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Our Guide to the Short Films of the 2015 Toronto International Film Festival

Written by on September 14, 2015 

[Programme 1] [Programme 2] [Programme 3] [Programme 4]
[Programme 5] [Programme 6] [Programme 7] [Programme 8]
[Programme 9] [Programme 10] [Programme 11]

Programme 10
Premiering Wednesday, September 16th at 6:45pm | Scotiabank Theatre

Quiet Zone, dir. David Bryant, Karl Lemieux, 14 min. – Canada

This is the type of experimental movie I can get behind because it doesn’t specifically hinge on form and form alone. What David Bryant and Karl Lemieux have done is distort their film with contextual purpose (not that others don’t, it’s just not merely abstract here). The over-exposed fields and darkened waves of burned celluloid trap us inside the head of Ondes et silence’s [Quiet Zone] narrators Nicols Fox and Katherine Peacock. Both women suffer from electromagnetic hypersensitivity—think Michael McKean‘s character on Better Call Saul—where the power of electromagnetic fields literally makes them ill. As Katherine states at the beginning, she believed the sound of airplanes in youth was the sun moving through the sky. And Nichols: she had to leave her house of twenty-two years once a neighbor installed wifi next-door.

Their tales are descriptive, but those of us who don’t know first-hand what they’re going through on a daily basis would still be lost without Bryant and Lemieux’s aesthetic choice to visually recreate the experience. Bright yellows and reds permeate the frame until we cannot make out exactly what we’re looking at; high contrast black and white create shadowy figures amidst lost imagery outlined in the dark. Coupled with the dull drone of white noise and buzz of electronics, you feel warmer and uncomfortable. Everything in front of us slowly and imperceptibly burning from invisible radiation becomes magnified as though underneath a microscope. The danger surrounding us is suddenly unavoidable, creeping ever so close to consume. It’s so unhinged that even sprocket holes make an appearance from time to time.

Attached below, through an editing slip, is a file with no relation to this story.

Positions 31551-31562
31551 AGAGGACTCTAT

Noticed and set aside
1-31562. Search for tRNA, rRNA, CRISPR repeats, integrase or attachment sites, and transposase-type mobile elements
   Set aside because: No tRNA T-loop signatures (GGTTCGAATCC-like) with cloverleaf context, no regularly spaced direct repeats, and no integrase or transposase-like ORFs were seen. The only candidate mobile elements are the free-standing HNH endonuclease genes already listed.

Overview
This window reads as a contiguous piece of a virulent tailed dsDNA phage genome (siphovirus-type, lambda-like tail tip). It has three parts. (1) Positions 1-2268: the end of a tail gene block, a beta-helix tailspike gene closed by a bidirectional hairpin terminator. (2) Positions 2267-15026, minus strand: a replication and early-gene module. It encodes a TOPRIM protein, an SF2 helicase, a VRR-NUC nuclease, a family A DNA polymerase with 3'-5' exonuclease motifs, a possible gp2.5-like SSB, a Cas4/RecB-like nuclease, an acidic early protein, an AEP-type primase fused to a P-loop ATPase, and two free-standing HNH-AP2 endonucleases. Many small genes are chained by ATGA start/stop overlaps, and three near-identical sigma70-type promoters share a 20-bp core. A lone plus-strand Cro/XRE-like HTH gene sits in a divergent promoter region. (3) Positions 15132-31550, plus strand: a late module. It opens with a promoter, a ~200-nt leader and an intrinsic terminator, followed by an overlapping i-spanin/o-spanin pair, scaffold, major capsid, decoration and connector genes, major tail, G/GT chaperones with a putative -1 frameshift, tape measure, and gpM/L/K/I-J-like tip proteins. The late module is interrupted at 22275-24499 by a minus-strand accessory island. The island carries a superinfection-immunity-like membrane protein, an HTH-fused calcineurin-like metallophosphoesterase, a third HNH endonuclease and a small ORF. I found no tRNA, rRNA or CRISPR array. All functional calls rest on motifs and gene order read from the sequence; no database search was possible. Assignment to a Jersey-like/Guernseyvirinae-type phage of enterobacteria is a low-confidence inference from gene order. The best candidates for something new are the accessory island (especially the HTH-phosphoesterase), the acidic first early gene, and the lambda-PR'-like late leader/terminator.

So while it conjures thoughts of experimental artists utilizing rotoscoping effects or treated film—as it should—Quiet Zone is literal catharsis for our empathy along with being a formal one. We not only feel something on a base level of beauty and emotion, but also towards the plight of two souls we’d be quick to dismiss as crackpots or hypochondriacs. On the contrary, this syndrome is legitimate and we all experience it on an infinitely smaller scale. Nicols and Katherine simply endure it on a level those like you and me would compare to sensory depravation torture. They live in a world where it’s impossible to escape this electromagnetic pull. Even in the titular “quiet zone” advertised as “radio silent” pulsates to make their skin crawl as yours does watching through their eyes.

B+

Clouds of Autumn, dir. Trevor Mack, Matthew Taylor Blais, 15 min. – Canada
Nulla Nulla, dir. Dylan River, 6 min. – Australia
Hide & Seek, dir. Kimie Tanaka, 22 min. – France/Japan/Singapore

There are no easy answers when it comes to psychological and emotional conditions. What a “normal” person believes to be so easy could very well prove impossible for another no matter how mundane or seemingly harmless the task might appear. Kimie Tanaka‘s short Hide & Seek depicts this struggle via a young man named Kotaro (Kuniaki Nakamura) who hasn’t left his home in over a decade. Shut-in his room except to use the bathroom, he even waits until his mother (Sachiko Matsuura‘s Mitsuko) leaves the hallway before opening the door to acquire the meal try she’s left behind. He’ll escape to the kitchen for a snack sometimes as well and it’s on one such journey that he discovers his mother unconscious on the floor.

Parallel to the domestic underpinnings of this dynamic, Kotaro’s brother Shoichi (Masaki Miura) is also introduced in Tokyo where he works as a nurse. More or less going through the motions at this point, he sleepwalks through the night shift helping an elderly woman use the bathroom—lying about not hearing her from the other side of the door for the sake of keeping her dignity intact and allowing the task to be completed. Shoichi is frustrated by his family back home, especially his mother for catering to Kotaro and refusing to see a doctor because it would mean leaving him alone. So set in believing the phantom ailment his brother suffers from as unnecessarily childish, he wouldn’t think twice about committing him if push came to shove.

The opportunity soon arrives and Tanaka’s message about hypocrisy and selfishness shines as a result. She carefully mirrors Shoichi’s personal and professional lives, showing how quick he’ll give a patient whatever she desires and still refuse to attempt understanding what’s troubling his brother. The woman he walks to the bathroom each night could feasibly be forced to wear a catheter yet he carries on regardless. But Kotaro—now without either parent and obviously full of fear towards the outside world—can’t merit the benefit of the doubt because it’ll be inconvenient to do so. Words are exchanged in error and we’re exposed to how broken Kotaro is and how unsympathetic Shoichi continues to be towards him. While we’re often too close to cogently measure certain situations, we hopefully acknowledge such before it’s too late.

B


Tuesday, dir. Ziya Demirel, 12 min. – Turkey/France
Oslo’s Rose, dir. The Sporadic Film Collective, 7 min. – Norway
A Tale of Love, Madness and Death, dir. Mijael Bustos Gutiérrez, 22 min. – Chile


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